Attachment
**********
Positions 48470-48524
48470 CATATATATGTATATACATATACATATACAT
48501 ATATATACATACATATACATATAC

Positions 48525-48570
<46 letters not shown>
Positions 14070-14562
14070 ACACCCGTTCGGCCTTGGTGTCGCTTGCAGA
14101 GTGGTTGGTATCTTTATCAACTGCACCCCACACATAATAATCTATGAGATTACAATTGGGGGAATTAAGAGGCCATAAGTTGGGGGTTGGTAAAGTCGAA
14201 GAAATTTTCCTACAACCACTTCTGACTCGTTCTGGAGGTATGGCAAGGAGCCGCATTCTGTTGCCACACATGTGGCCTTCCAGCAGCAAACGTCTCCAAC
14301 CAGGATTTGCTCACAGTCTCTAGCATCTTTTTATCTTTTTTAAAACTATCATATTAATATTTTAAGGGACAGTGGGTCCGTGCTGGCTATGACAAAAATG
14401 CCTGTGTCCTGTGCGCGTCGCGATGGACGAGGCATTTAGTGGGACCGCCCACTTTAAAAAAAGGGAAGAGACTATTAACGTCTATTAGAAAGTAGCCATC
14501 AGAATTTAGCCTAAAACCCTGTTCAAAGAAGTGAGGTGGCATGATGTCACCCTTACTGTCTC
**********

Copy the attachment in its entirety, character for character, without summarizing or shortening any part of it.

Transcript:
Positions 48470-48524
48470 CATATATATGTATATACATATACATATACAT
48501 ATATATACATACATATACATATAC

Positions 48525-48570
<46 letters not shown>
Positions 14070-14562
14070 ACACCCGTTCGGCCTTGGTGTCGCTTGCAGA
14101 GTGGTTGGTATCTTTATCAACTGCACCCCACACATAATAATCTATGAGATTACAATTGGGGGAATTAAGAGGCCATAAGTTGGGGGTTGGTAAAGTCGAA
14201 GAAATTTTCCTACAACCACTTCTGACTCGTTCTGGAGGTATGGCAAGGAGCCGCATTCTGTTGCCACACATGTGGCCTTCCAGCAGCAAACGTCTCCAAC
14301 CAGGATTTGCTCACAGTCTCTAGCATCTTTTTATCTTTTTTAAAACTATCATATTAATATTTTAAGGGACAGTGGGTCCGTGCTGGCTATGACAAAAATG
14401 CCTGTGTCCTGTGCGCGTCGCGATGGACGAGGCATTTAGTGGGACCGCCCACTTTAAAAAAAGGGAAGAGACTATTAACGTCTATTAGAAAGTAGCCATC
14501 AGAATTTAGCCTAAAACCCTGTTCAAAGAAGTGAGGTGGCATGATGTCACCCTTACTGTCTC